If the issue is the rate of royalty, then it is generally accepted that the special relationship clause applies to the excessive amount. For example, if a royalty was paid at 15%, and it was agreed that absent the special relationship, the rate would be 10%, the special relationship clause would apply to the excessive amount, the difference between 15% and 10%.

In some instances, particularly those involving fragmentation (see INTM440130), it is doubtful that the arrangements under which the royalties are paid would have been entered into absent the special relationship. In these cases HMRC has always interpreted the special relationship clause in most of the UK’s DTAs as allowing for the royalty rate to be set at nil (with the full amount of the royalty being regarded as excessive). TIOPA10/S132(3) makes the position clear.

The special relationship and TIOPA10/S132

TIOPA10/S132 applies for accounting periods ending on or after 1 April 2010 and for income tax years 2010-11 onwards (the previous legislation which applied to royalties payable on or after 28 July 2000 was at ICTA88/S808B). It states that the special relationship clause in a DTA shall be construed as taking account of all factors, including

  • Whether the agreement under which the royalties are payable would have been made in the absence of the special relationship.
  • The royalty rate and other terms that would have been agreed absent the special relationship.
  • Where the royalties broadly derive from an asset that was owned by the UK company (or an associated enterprise), or the asset was owned by a business that is now undertaken by the UK company (or an associated company), consider

    • The amounts paid in respect of the transaction or series of transactions leading the transfer of the asset
    • The amounts that would have been paid absent the special relationship
    • Whether the transaction or series of transactions would have taken place absent the special relationship.

Where appropriate this provides an opening to argue that the arrangements leading to the payment of the royalties (perhaps the sale of valuable intangible property to an overseas associated enterprise, followed by the payment of royalties to the new owner) would not have taken place at all and that the benefit of the treaty would not apply.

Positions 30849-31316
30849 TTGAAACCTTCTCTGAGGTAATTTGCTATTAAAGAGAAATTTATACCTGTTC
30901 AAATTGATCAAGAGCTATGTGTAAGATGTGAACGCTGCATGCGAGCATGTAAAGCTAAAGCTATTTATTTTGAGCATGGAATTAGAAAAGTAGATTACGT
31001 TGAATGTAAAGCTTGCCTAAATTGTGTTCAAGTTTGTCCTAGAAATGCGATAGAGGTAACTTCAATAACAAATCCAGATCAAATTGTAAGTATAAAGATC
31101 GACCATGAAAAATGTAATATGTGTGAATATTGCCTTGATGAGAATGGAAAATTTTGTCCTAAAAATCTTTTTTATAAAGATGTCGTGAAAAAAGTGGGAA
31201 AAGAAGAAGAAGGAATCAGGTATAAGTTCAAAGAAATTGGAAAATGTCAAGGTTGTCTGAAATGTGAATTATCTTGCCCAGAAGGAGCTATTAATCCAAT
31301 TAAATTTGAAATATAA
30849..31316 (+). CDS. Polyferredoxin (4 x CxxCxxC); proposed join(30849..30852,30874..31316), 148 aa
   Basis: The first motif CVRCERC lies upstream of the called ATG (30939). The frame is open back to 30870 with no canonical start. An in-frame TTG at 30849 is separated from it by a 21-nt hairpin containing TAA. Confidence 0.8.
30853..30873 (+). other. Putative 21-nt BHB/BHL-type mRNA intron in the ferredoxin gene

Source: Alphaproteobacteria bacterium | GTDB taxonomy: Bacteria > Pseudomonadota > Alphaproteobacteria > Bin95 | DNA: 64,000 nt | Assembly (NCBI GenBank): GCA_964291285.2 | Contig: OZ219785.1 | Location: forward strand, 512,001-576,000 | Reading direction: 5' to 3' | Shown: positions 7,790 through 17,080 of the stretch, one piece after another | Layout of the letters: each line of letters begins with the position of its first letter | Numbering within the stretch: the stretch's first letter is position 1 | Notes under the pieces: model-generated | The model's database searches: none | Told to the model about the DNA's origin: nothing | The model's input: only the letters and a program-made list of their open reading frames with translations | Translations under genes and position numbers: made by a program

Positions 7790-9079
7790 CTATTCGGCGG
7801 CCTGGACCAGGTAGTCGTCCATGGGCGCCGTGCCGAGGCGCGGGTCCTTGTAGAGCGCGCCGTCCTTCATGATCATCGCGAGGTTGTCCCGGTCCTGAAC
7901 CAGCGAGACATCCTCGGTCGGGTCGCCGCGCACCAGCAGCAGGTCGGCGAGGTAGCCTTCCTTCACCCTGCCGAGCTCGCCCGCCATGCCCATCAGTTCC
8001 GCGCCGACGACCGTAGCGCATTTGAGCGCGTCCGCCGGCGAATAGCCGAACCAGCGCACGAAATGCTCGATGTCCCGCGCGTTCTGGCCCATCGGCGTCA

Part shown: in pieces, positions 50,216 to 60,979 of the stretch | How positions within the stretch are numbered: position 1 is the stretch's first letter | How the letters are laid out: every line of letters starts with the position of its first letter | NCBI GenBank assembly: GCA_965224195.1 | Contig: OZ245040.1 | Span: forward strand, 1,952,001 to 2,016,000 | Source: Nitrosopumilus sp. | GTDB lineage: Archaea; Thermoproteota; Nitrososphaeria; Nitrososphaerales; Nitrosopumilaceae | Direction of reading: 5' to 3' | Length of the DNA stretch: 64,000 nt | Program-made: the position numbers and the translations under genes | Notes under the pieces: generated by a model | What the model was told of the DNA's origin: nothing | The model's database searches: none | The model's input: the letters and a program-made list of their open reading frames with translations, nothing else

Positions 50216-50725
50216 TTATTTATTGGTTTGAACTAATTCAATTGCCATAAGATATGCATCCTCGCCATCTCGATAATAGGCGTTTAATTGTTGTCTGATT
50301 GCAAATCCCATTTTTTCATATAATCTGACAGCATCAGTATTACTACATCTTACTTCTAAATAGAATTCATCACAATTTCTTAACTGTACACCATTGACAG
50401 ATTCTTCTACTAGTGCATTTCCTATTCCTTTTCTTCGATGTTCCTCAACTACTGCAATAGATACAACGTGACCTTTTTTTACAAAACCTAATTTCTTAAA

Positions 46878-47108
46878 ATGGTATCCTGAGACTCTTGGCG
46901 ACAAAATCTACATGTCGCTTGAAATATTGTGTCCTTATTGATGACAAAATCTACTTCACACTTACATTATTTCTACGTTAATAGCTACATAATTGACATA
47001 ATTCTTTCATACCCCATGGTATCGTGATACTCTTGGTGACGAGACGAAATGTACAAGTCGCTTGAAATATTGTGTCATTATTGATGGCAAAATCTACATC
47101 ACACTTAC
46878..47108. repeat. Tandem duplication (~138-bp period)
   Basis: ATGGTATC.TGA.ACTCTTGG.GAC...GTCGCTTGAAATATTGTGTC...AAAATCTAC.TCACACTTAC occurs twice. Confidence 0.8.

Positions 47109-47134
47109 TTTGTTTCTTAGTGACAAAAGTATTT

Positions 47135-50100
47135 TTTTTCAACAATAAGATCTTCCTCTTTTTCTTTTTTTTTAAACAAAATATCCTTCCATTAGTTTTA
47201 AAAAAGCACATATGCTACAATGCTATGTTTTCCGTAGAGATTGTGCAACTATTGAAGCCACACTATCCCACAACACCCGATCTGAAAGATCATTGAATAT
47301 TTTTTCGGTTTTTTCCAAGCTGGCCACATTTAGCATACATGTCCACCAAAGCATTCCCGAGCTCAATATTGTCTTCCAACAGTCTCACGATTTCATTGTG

The legislation places the onus on the UK company to demonstrate that the special relationship does not apply in any given situation.

Claiming the benefit of a double taxation treaty

From 1 October 2002 a UK company has been able to pay royalties gross (or at the reduced rate of deduction under the DTA) without making a formal claim, where the company has a reasonable belief that the beneficial owner of the royalties is entitled to relief under the DTA. This scheme is explained in more detail in the Company Tax Manual atCTM35270. For royalty payments to which the exemption provided under the EU Interest and Royalties Directive applies (see above), a similar reasonable belief scheme is used, and the guidance at CTM35270 and CTM35215 applies, with appropriate modification.

Is there a domestic charge on the royalties?

Domestic charging rights have to exist under ITA07/S903 before taxation at source can take place.

Royalties payable to low tax territories

Payment of royalties to connected persons in low tax territories should be examined critically to see if ITA07/S903 applies. In some instances, the facts might indicate that transactions have been structured to avoid this legislation or to take advantage of a treaty network. For a more detailed discussion on treaty shopping please see INTM504000.

Interaction of transfer pricing and withholding tax in respect of royalties

The transfer pricing provisions and ITA07/S903 are not mutually exclusive. If excessive royalties are paid the deduction claimed in the CTSA return may be reduced under TIOPA10/Part 4, and income tax charged on the excessive payments under ITA07/S903. Generally groups will refrain from paying royalties until it is established the extent to which the benefit of a DTA can apply.